[standfirst]Jealousy & envy, alongside regret, are the most pointless emotions that your stupid brain can conjure. But, conjure them it will. Stupid brain. [/standfirst]
The green-eyed monster – or envy, FOMO, jealousy, whatever – is hard to keep at bay, especially when you’re ambitious, type A, and a hard worker. It sneaks up when you least expect it (“Ugh. I can’t believe they have XYZ more followers than me”), and it can seriously fuck up your day. Like, seriously.
So what can we do? Do we just sit on our arses, carving frown lines into our youthful faces, obsessing over someone else’s career? No. Do we fuck. We channel that shit into something productive. We use it to ignite our fires, we use it to push ourselves further, and we use it to make friends.
God, do I get envious of people.
With their beautiful products, their tight, tight copy, and their ridiculously sick hair. I still can’t braid my own hair, it’s one of the great disappointments of my adult life.
It took me quite a while to get a handle on the best way to process these emotions. I think it’s something that comes with age and experience, and I don’t want to tell you how to suck eggs or assume that you’re just a huge ball of jealous rage. Nah. I just want to give you some tips into handling those jealous & envious moments in your career, a few tools to make working alongside your “competition” a joyful experience.
Before I go any further I have an important public service announcement. There is no such thing as competition.
Whhhaaatttt?! Mind. Blown.
It’s true. All those people who you think are your competition? Nah. They’re your co-workers. They’re your support team. They’re the Ed Sheeran to your T-Swizzle.
I’ll talk more about the “no competition” theory in another post. But seriously, life is too short to think that everyone’s trying to compete with you. Unless you’re a professional tennis player or something, then they’re definitely trying to compete with you. Sorry.
So, back to the program. Envy.
What should you do if…
- You see a peer featured in a magazine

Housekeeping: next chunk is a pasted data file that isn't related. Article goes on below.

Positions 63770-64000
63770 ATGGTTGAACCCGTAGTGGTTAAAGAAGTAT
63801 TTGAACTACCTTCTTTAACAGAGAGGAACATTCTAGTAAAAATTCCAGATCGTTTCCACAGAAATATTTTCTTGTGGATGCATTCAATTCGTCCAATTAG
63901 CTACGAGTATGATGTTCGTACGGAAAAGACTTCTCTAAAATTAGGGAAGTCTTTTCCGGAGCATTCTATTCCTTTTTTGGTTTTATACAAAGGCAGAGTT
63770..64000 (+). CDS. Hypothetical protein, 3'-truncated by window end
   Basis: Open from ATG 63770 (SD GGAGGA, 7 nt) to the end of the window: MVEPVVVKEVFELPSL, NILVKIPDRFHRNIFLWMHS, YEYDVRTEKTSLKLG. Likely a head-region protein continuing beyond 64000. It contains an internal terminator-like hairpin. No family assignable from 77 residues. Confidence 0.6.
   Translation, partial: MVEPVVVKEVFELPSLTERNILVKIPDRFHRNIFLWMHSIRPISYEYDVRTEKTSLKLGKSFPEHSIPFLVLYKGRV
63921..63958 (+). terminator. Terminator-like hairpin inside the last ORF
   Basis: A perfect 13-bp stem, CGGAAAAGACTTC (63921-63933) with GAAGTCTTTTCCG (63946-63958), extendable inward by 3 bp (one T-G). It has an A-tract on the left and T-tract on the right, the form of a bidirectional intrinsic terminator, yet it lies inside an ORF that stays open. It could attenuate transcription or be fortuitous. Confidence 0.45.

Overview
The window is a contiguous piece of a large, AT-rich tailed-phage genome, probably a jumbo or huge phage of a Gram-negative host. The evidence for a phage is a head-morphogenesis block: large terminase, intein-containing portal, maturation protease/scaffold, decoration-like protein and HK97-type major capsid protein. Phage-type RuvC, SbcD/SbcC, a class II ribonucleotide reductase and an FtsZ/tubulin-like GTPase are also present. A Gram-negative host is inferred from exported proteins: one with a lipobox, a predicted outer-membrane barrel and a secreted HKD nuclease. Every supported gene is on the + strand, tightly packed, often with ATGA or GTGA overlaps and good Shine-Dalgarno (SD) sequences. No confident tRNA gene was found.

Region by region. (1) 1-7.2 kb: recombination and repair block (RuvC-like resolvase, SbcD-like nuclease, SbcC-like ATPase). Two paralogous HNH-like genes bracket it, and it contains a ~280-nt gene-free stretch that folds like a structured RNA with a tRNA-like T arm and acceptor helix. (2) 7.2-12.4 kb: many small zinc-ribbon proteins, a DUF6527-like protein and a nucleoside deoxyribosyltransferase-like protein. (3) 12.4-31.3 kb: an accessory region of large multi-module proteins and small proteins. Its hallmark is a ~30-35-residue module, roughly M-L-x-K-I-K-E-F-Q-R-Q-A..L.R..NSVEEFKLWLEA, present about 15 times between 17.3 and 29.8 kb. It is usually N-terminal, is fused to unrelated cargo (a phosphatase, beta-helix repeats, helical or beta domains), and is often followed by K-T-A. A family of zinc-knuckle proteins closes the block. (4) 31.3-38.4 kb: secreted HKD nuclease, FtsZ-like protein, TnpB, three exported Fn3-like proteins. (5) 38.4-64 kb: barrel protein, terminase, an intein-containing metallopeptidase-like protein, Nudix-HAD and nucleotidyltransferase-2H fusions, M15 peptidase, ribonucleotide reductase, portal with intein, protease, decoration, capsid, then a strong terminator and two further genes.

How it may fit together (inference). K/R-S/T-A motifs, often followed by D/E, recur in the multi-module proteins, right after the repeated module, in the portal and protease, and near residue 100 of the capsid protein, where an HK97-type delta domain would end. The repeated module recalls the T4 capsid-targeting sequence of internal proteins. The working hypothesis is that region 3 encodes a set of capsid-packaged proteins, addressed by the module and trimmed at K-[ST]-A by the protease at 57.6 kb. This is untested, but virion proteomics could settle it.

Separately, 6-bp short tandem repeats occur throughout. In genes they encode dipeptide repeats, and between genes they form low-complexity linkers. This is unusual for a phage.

Dude, you need to celebrate their win. They work hard, too. They work as hard as you. Suck it up, be graceful, and give them a well deserved pat on the back. And then get back to work and hit up the editors of that magazine on twitter, it’s your spot next month.
- Everyone on instagram is in London going to a super awesome event
It sometimes feels like I live on the other side of the planet up here in Yorkshire, so far from the bright lights of London. Luckily, we live in an age where you’re never that far away from the event thanks to twitter & instagram. So, you missed out on getting stuck in the rain, a free glass of cheap champagne and a vol-au-vent or two (although if you promise me a vol-au-vent, I’m there!), catch up with the buzz on the internet. Follow the hashtag. Ask how everyone enjoyed the event. Start conversations. Make friends.
- That Person never seems to fucking fail, and you just metaphorically fell flat on your face
Everyone is fighting their own battles, not everything makes its way to Twitter. Not everyone is a chronic over sharer like you, love. They might seem constantly faultless, but I bet they once had chronic diarrhoea and felt like the world was going to end. Revel in that a little. Not too much, because then you’re a bitch.
- That other brand just got stocked in a gallery that rejected your work
Last year I got rejected from a nice little gallery, a couple of weeks later one of my peers promoted their work being stocked there. Shittyfuckingwankingshit.
Then the National Gallery placed an order for my work. Swings and roundabouts. Just keep at it. Use it as a learning experience. Question why their work was accepted and yours wasn’t, there must be a reason (even if it’s just them being friends with someone who works at the gallery!).
- You didn’t get a spot at that super cool craft market
I heard it was shit anyway. Go out and have fun that day, that’s way better than sitting behind a stall for 8 hours while kids put your wares in their mouths (true story).
- That work you pitched for went to someone else
That’s business, baby. Sometimes you win, sometimes you lose. It’s not about you or the person the work went to. It’s about the client, and who they feel a connection with. Don’t resent the other person because of the client’s choice (resent the client a bit, if you have to!).
We all get jealous & envious, we just need to channel those emotions the right way and not end up damaging what could be excellent relationships.